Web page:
My guess is that "Smith" is an example where network TV has finally begun to feel the "heat" from similar fare that has been airing on cable, e.g., FX. In my opinion, "Smith" is NO "Thief" (the excellent limited series that aired on FX). But, for network TV, it's not bad, not bad at all ...
So far, I do have the feeling that Bobby's wife has an inkling that her husband is up to something that isn't exactly legit, and hiding stuff from her. Hell, they can't be livin' that large, just from her working in a dentist's office, and him sellin' cups...... But, I guess it takes a con to know one, because, apparently, the wife is on parole, in NA, and has to take drug tests - all without his knowledge. I'm just intrigued - a good thing - and I want to continue to watch to see what happens, especially now that the heist (from the pilot) has gone awry.
I missed the first 20 minutes or so of tonight's broadcast. Now, the guy from the crew who had the "Viking funeral", so to speak, at the end - was that Sean? Was he the one with the gambling problem, the weak link in the crew? And, who was Charlie? Was that the older woman that Bobby spoke to at that wedding and, then, on that air strip? And, if so, is she their boss (for those jobs)?
ArchieComicFan, she wanted the credit cards of women that looked like her because she rented the vehicles they used in the heist under those various ids. It will be just that many more deadends for the cops to track down. I wonder if she really did go to school with the one girl, or if she was just mistaken.
I wonder how Sean's buddy will explain his absence to his wife.
I got the impression that Bobby's place of work is somehow under the same control as his side occupation. Or at least his supervisor is.
I'll be interested in finding out more of the circumstances of how, why, etc., the one guy was in prison. The group don't seem like ones to leave any loose ends behind.
It looks like next week they will spend a lot of time with the authorities investigating the heist.
I can't stop thinking of the big boss lady as being Behruz's Mom in 24.
Also, I was wondering if the heist took place in Pittsburgh? In the first post here, it says Chicago. They always seemed to mention Pittsburgh when talking amongst themselves. I know Bobby told his wife St. Louis, but that was just a cover.
Missed most of it, I fell asleep! drat
Catwoman, the casualty was indeed Sean, the gambler. I kinda knew he'd bite the bullet because the actor was never listed in any of the many write-ups I'd read, plus his gambling problem was a dead giveaway. And yes, Charlie (Shohreh Aghdashloo) is the broker who sends Bobby his jobs.
radar, the heist did indeed take place in Pittsburgh. They took off in the boat on one of the Three Rivers, you could see the football stadium all lit up. And they said it was Pittsburgh a couple of times.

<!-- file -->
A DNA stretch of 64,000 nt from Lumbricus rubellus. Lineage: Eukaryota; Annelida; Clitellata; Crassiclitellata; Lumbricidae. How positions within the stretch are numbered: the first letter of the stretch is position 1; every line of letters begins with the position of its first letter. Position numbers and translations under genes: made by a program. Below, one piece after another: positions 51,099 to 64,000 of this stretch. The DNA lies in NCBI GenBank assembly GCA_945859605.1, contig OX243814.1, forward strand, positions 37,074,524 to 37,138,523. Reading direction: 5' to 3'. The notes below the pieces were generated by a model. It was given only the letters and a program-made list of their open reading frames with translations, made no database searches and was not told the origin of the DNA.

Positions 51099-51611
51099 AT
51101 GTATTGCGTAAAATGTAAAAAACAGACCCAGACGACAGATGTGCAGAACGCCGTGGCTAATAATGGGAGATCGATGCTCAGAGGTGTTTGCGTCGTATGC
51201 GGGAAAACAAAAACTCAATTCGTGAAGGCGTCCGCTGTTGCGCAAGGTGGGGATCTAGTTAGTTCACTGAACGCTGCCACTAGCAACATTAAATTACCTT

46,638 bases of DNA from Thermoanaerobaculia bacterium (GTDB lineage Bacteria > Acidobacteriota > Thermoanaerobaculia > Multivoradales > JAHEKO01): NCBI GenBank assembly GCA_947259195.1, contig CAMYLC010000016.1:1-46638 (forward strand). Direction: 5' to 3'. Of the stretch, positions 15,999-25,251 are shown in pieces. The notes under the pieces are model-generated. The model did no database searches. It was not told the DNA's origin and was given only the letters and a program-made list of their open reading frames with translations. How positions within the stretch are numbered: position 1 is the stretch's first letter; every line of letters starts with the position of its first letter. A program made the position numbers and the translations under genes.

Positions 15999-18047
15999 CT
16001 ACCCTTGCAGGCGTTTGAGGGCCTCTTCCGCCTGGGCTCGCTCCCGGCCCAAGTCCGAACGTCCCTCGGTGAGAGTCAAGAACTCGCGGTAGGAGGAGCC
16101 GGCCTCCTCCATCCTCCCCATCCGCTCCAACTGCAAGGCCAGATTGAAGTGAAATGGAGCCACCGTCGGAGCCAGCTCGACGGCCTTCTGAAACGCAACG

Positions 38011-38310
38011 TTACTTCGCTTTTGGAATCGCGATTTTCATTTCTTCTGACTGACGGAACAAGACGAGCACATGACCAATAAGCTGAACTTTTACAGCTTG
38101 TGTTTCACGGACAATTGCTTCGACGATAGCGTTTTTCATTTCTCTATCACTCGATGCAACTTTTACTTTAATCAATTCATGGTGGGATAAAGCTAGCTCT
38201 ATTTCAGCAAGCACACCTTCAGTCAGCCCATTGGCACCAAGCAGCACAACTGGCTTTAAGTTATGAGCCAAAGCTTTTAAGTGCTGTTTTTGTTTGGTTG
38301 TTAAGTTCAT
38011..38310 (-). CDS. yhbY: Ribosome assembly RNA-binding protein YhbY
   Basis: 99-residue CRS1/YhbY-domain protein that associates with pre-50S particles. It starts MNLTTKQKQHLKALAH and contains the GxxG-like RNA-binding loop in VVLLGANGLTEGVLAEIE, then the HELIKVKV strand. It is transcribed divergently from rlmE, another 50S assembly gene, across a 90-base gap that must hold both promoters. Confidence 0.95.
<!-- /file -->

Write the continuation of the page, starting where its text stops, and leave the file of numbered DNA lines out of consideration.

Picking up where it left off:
This show hooked me within the first few minutes. Only 24 has done that to me before.
Although the characters may seem kind of cold, I think we'll see a feeling of family from the 'crew' before long.
Excellent show, Liotta and Madsen totally shine.
"I'll meet you at the place near the thing that we went to that time." - Albert Brooks to Holly Hunter in Broadcast News
Just a question: Why are people turned off by watching a show with "anti-heroes", as it were? I love The Shield, but I sure don't like Vic Mackey's character. Ditto with Christian Troy from Nip/Tuck.
I think shows like The Shield, The Sopranos, and now Smith are enjoyable precisely because they challenge us. They show us that no matter how rotten a character is, we still may be able to find some glimmer of humanity that we identify with. I don't have to "root" for a character to become emotionally invested in him or the show.
I don't have a problem with anti-heroes. I just don't like characters that have no redeeming qualities or who do ill towards others just because they feel like it. It's one thing when it's bad guys stealing from other bad guys but I'm turned off by characters who are brutal just because. So far the only character I've seen being that way in Smith is the blond guy, Jeff (Simon Baker).
Last edited by ArchieComic Fan; 09-20-2006 at 02:45 PM.
^^Jeff seems to be a total sociopath. He kills without remorse (or any feeling, apparently) he uses women indiscriminately, he kicks cats, and I'm sure he'd steal from Girl Scouts given the opportunity. He's seriously bad.
Bobby, on the other hand, has the redeeming quality that he seems to genuinely and truly love his family. Perhaps he's not supporting them in the best way, but he knows that, and he wants out. I think losing Sean was a wake-up call, he knows that very easily could have been him.
I totally respect your opinion, though. The great thing about having so many channels available is that shows don't need to have huge ratings to stick around any more. You get more variety. I happen to think we're living in the golden age of television; movies are actually becoming quite irrelevant.